I’m not really crazy about plants and gardening. I can remember trying to cultivate my own tomato garden and that ended up in disaster. I am, however, into nature and the outdoors.
When I’m around Singapore and the weather is not too hot I head out to the botanical garden – perhaps the most underrated tourist site in the island.
The 150 year old garden have three small lakes, an open concert stage, wide open picnic grounds, long paved running paths and of course, an amazing collection of plants, orchids, trees and arts. It’s amazing how they’re able to maintain the place. Well, organization is what Singaporeans are good at. So it should come as no surprise that they’ve been successful.
Rizal had visited garden all the time that he had been in the area. It must have been a popular destination in the island even then [either that or Rizal was just crazy about plants]. It is said that without Singapore’s botanic garden the rubber industry in the Malayan peninsula would have never took off. The success of Asia’s rubber industry is attributed to the pioneering work of Englishman Nicholas Ridley, the botanic garden’s first ever director, in the late 19th century.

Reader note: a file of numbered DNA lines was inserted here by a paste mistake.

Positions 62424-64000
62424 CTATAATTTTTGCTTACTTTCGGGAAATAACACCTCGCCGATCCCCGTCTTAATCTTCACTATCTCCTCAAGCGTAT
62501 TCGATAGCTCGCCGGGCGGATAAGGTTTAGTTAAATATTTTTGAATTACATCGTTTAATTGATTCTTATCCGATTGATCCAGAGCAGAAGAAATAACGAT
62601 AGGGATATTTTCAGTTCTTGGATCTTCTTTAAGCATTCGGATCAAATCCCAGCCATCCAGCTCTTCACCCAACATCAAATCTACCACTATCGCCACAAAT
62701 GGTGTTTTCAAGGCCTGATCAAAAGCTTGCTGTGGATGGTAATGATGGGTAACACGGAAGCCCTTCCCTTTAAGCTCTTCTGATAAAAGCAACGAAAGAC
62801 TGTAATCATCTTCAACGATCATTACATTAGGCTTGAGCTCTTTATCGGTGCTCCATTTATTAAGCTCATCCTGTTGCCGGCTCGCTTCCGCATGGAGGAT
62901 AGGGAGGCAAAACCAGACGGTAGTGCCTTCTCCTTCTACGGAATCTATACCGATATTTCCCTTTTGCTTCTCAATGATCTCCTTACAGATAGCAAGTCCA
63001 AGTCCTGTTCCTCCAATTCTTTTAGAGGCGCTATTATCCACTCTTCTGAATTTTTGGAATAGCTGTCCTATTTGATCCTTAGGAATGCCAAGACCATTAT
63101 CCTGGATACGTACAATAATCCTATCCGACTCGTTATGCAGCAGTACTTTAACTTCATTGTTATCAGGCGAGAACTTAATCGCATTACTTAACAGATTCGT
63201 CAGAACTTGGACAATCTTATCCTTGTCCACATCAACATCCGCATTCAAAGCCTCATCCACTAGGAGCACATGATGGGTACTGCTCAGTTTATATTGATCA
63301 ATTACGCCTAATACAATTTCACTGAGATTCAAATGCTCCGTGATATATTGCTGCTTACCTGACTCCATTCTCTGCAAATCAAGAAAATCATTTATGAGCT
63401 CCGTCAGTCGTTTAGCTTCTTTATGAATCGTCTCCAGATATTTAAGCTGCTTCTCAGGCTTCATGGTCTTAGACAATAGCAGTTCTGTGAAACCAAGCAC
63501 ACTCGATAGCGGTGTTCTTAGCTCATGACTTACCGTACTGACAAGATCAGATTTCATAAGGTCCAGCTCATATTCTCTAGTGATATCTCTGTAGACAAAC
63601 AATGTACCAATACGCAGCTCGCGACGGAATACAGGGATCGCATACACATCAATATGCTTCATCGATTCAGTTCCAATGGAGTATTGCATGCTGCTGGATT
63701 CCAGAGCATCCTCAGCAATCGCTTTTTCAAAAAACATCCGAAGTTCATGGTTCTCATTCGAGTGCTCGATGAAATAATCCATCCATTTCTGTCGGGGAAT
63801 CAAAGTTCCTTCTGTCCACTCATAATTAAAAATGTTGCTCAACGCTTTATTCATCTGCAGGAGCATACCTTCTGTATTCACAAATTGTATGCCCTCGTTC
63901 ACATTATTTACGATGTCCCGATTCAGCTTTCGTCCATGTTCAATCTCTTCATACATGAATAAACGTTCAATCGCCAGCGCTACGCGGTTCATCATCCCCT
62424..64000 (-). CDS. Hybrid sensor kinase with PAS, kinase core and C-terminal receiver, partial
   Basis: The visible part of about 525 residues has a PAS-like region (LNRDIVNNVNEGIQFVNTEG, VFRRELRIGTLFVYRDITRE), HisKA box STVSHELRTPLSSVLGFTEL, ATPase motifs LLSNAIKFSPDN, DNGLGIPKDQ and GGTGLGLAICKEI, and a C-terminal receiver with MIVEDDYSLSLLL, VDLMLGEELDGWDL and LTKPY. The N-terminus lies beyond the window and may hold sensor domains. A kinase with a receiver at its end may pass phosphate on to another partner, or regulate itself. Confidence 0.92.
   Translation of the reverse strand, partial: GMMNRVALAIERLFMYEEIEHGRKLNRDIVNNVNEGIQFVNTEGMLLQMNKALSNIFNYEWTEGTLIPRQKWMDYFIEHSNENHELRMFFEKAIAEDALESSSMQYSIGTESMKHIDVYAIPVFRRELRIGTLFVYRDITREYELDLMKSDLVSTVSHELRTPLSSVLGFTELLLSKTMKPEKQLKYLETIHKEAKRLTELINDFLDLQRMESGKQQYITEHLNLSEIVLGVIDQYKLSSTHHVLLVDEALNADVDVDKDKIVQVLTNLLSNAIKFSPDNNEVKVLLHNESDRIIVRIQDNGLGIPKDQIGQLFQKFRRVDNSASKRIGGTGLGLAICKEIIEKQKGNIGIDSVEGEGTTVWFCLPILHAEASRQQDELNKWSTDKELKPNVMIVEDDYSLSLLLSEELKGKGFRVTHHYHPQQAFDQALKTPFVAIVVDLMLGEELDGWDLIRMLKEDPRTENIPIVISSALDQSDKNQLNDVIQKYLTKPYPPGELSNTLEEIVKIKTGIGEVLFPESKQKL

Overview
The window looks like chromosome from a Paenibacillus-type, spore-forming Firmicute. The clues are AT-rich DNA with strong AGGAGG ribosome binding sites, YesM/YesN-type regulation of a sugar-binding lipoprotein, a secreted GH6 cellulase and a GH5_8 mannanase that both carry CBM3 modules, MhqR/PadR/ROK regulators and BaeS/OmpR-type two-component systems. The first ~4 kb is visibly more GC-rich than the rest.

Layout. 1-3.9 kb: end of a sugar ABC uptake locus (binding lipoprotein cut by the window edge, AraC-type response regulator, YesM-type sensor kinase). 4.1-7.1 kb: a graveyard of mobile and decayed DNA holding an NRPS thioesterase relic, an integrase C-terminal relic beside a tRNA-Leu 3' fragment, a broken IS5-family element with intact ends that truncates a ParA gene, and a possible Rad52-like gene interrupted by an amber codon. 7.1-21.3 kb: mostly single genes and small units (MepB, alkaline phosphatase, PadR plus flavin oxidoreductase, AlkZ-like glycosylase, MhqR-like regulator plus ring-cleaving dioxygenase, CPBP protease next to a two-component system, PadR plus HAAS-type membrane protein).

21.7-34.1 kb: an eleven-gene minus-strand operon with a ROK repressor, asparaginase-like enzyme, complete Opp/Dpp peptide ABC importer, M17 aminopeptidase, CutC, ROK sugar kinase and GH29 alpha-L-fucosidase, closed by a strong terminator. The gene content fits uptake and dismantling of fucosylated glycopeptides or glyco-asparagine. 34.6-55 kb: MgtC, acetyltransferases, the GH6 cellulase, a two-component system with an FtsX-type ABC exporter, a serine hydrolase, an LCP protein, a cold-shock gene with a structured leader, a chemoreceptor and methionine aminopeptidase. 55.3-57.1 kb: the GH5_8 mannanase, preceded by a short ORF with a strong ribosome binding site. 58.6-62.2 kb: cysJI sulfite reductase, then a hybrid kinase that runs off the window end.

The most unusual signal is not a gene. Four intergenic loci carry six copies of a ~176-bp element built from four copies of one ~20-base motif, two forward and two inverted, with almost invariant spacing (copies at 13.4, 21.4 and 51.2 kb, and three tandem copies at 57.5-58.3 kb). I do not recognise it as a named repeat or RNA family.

Back in our country, we should be proud that we had the first ever botanic garden in Asia. We had fields in modern Manila dedicated their for the studies and propagation of both local and foreign crops. In Intramuros, Padre Blaco’s garden had been legendary in discovering medicinal cure from humble tropical plants and perennials. Its unfortunate however, that we could no longer find these gardens. They now only exist in the pages of historical textbooks and imaginations.
A friend suggest that all of our problems can be related to our lack of historical sense. I think there’s some truth to his observation. How can you learn from something that isn’t even there?
The first time I visited the garden was in 2009. Recent news say that Filipinos has become one of the biggest tourist in Singapore. The city state appeals to many Filipinos who now have some spare cash for traveling.
Their tourism board are masters in marketing and promotion. Since most people picks their next destinations with their eyes, the Singaporeans made sure that the images and the message of what their small state can offer is out there.
I just hope that the Filipinos that visit Singapore will not forget to travel around their own country. Philippine tourism is not as strong compared to our neighbors, partly because of failed programs. There’s so much our islands can offer. We just have to get our heads together.
Visitor information here